I had an Epson printer which used chips and it would "randomly" brick 3rd party cartridges and refuse to read them again.
It was one and only time I used a printer with chipped carts and I will never repeat that mistake.
4269 posts • joined 18 Jul 2007
I had an Epson printer which used chips and it would "randomly" brick 3rd party cartridges and refuse to read them again.
It was one and only time I used a printer with chipped carts and I will never repeat that mistake.
I wonder if there is a gig economy company that delivers a bucket for them to crap in and takes it away afterwards.
Headline says one thing, article says another.
However I expect for astronauts in space the "recommended" max dose is not reflective of the max dose that people on earth. Even people like flight crew probably wouldn't get anywhere close to it.
Buy a SIM free phone and a SIM only contract or PAYG. In return you get
- A phone that works on any network and does not need to be unlocked.
- A phone that doesn't have a bunch of network specific crapware / restrictions baked into it.
- A bill that doesn't cost any more over all than the locked in-version with the benefit that you don't have to alter it when the contract term completes.
- Gives you more choice of contract terms, plans and network operators
Of course the easiest option to stop consumers being ripped off is if the government were to simply ban phone bundling - require the phone and the contract to be separate purchases. Failing that, to force operators to drop the plan to the equivalent SIM only contract once the phone is paid for.
The engine stuff is ETOPS certification. Originally trans-Atlantic / trans-Pacific jets had to have 4 engines in case one flamed out but the 777 only has two but had to prove it could fly on just one engine for 120 minutes if there was a problem.
21st century jet which was about its design. It was actually very interesting reading as was the accompanying TV series.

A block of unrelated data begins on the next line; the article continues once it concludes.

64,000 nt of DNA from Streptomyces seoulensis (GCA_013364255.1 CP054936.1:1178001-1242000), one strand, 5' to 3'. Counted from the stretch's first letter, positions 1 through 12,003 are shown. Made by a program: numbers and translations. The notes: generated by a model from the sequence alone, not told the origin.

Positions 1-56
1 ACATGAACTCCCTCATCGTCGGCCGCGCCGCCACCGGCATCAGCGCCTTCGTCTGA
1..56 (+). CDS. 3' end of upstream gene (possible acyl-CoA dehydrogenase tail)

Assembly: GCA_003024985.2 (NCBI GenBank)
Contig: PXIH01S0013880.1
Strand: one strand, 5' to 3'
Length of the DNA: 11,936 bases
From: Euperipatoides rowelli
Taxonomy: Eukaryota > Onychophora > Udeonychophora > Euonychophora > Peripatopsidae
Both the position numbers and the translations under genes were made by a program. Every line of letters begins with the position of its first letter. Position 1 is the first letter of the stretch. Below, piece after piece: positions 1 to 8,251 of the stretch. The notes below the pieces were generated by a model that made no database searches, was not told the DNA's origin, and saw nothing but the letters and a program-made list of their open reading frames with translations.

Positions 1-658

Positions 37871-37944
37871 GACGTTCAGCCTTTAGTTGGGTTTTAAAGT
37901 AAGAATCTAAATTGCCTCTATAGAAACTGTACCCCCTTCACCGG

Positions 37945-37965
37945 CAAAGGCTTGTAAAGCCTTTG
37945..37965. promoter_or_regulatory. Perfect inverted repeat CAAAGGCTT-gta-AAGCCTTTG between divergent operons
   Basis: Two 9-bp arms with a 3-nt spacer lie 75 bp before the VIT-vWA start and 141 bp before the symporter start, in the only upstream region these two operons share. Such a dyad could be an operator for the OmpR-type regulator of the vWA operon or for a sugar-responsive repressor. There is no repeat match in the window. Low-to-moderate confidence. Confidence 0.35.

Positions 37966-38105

I am truly shocked to hear that IBM of all companies is trying to get rid of people on the flimsiest and potentially illegal of circumstances.
Let's hope we don't learn that IBM has been making life intolerable and shitty for its workforce in a cynical ploy to force as many of them leave as possible so they can avoid the cost of laying them off.
"That's the problem with a lot of businesses - their beancounters who treat one of the most significant engines of the business as a cost to be minimised."
I suspect, more likely is that the beancounter discovers the business has signed some horrific contract to buy a site licence to software X for ever and ever, in perpetuity and nearly has a heart attack.
I know from bitter experience of being on the receiving end that if you want to enjoy the double benefits of bleeding cash and hamstringing your workers then a site license is the way to go. Guaranteed you'll end up with some shitty overfeatured, arcane, barely usable software for your money.
I'd be amazed if anyone who had dealings with Oracle would ever, under any circumstances, want anything to do with them ever again.
With some provisos eSIMs some really interesting potential functionality falls out of being just software on a device.
The phone could intelligently choose the best SIM out of my collection for the location I'm in. I could "pin" the main SIM for incoming calls, but set data and outgoing calls through my roaming SIM. I could buy SIMs and have them sent to my phone. Phone networks could even allow me to connect and purchase a SIM when I roam their network for the first time. SIMs could have properties like expiring after 30 days or after the credit is used up etc.
The provisos I would see being necessary are the ability to transfer SIMs between devices, the ability to add any SIM, and limits on what operators can do to lock a phone to their network, restrict its functionality, or to prevent me removing their software SIM if I choose to switch.
If you happen to be running a device that runs a very specific BIOS, AND it was left in standby, AND it was encrypted, AND the device is easy to crack open (most ultrabooks aren't), AND it was stolen by technologically savvy hackers AND they have the exact custom firmware to flash that make and model, AND they know what they're looking for THEN you should be worried?
I can think of easier modes of attack.
Dual sim is something many Android phones have sported for years. It's kind of embarassing for Apple to announce it as if its some big deal.
I'm still somewhat perplexed why they didn't go through with their software sim idea from a few years back. Then in theory a phone could hold multiple "sims" and you could flip between them at will.